Rare Breast Cancer Types: A Study About Characteristics, Outcomes, and Peculiarities
Received Date : 23 Jul 2020
Accepted Date : 20 Nov 2020
Available Online : 11 Dec 2020
Doi: 10.37047/jos.2020-78231 - Article's Language: EN
J Oncol Sci. 2020;6(3):164-72
This is an open access article under the CC BY-NC-ND license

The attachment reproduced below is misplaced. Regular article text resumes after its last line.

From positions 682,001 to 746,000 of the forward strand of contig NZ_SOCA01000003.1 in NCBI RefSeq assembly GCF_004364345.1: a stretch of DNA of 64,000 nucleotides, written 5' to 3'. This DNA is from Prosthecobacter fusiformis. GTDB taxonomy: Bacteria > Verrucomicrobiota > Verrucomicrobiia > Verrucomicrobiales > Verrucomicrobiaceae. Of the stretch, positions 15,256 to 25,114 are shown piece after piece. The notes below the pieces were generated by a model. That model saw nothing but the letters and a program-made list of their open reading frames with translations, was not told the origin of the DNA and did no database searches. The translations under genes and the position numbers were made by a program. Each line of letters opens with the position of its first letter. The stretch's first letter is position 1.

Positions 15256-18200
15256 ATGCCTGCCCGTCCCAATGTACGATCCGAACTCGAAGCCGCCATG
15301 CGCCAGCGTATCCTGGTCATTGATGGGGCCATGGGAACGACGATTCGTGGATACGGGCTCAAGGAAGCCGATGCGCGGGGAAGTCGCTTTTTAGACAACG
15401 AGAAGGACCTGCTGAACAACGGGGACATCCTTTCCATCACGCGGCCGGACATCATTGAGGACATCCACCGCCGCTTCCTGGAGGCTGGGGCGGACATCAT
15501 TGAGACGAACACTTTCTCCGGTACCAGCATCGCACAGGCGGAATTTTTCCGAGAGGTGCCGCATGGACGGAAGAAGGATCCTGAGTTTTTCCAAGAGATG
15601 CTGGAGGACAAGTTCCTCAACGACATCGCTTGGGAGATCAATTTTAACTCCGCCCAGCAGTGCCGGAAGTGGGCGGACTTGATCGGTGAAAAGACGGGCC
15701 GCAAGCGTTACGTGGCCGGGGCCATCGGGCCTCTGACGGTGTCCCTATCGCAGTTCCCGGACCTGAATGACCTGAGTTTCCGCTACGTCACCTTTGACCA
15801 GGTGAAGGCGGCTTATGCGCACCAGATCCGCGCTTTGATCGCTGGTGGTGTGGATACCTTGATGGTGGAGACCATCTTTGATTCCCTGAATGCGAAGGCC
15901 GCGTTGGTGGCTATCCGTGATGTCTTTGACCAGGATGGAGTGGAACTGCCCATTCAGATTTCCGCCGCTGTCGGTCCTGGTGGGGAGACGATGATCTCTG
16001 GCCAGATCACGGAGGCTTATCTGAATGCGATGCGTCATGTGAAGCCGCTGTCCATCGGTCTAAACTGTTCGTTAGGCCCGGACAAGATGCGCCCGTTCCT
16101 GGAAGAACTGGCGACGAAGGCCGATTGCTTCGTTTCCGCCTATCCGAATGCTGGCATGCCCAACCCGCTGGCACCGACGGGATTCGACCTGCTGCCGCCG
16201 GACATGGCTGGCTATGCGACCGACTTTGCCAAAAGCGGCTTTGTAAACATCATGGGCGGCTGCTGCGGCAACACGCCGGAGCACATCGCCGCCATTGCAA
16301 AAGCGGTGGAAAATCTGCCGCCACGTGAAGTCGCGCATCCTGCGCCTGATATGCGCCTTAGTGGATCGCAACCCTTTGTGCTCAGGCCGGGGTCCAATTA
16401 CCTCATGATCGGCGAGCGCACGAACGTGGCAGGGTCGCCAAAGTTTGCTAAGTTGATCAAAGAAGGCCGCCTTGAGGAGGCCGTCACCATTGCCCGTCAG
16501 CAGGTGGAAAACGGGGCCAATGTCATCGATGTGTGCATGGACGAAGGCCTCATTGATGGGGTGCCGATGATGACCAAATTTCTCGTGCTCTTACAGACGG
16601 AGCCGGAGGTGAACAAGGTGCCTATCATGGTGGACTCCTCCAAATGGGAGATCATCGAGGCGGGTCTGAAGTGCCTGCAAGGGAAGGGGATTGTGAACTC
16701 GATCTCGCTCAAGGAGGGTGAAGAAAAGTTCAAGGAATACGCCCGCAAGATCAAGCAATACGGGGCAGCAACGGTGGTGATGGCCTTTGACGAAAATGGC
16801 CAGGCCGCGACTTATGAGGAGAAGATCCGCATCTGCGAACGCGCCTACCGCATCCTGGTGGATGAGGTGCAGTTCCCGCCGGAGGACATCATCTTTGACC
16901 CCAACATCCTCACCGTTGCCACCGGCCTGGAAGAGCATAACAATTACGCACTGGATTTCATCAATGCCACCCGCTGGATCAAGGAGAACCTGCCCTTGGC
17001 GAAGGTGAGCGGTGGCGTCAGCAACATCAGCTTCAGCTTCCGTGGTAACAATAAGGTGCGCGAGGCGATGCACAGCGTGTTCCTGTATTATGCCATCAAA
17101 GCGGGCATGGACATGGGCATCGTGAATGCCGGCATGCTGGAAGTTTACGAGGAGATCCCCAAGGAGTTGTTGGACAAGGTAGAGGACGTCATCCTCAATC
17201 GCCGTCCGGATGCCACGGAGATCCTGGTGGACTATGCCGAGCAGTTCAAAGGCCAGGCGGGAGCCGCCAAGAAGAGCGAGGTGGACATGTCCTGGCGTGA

Objective: We aimed to explore different features of rarely seen breast cancer (BC) subtypes, including their stage, molecular subtypes, treatment choices, and prognosis. Material and Methods: We retrospectively screened patients who were diagnosed with BC in our hospital between July 2010 and June 2018. A total of 97 patients who had micropapillary, cribriform, mucinous, papillary, tubular, apocrine, metaplastic, medullary, and myoepithelial subtypes of BC were finally included in the current study.Results: Ninety-four (96.9%) patients were females. Patients with cribriform and mucinous subtypes were in the younger median age of 41 and 45 years, respectively, whereas papillary cases were reported in the oldest median age (64.5 years). Lymph node and TNM stages showed a statistical difference between the subtypes (p=0.029 and p=0.008, respectively). Most of the cribriform (60%), metaplastic (66.7%), and papillary (70%) cases were diagnosed without lymph node involvement. Apocrine (79%) and micropapillary (75%) tumors mostly presented with nodal involvement. While medullary (75%), tubular (66.7%), and cribriform (66.7%) carcinomas were more likely to be diagnosed at stage II, micropapillary (70.8%), and apocrine (62.5%) carcinomas were mostly diagnosed at stage III. Mucinous, tubular, and cribriform tumors were noticed in the luminal group. Medullary, metaplastic, apocrine, and papillary tumors included triple-negative subgroups. HER2-enriched tumors included apocrine (62.5%), medullary (50%), and micropapillary (25%) subtypes. Disease-free survival and overall survival of the patients showed marginal statistical significance according to tumor subtypes (p=0.086, p=0.085, respectively). Conclusion: In this study, we investigated important features, clinical behavior, management, and outcomes of several rare BC subtypes. We opine that the current study may prove instrumental and informative for both daily clinical practice and future studies.
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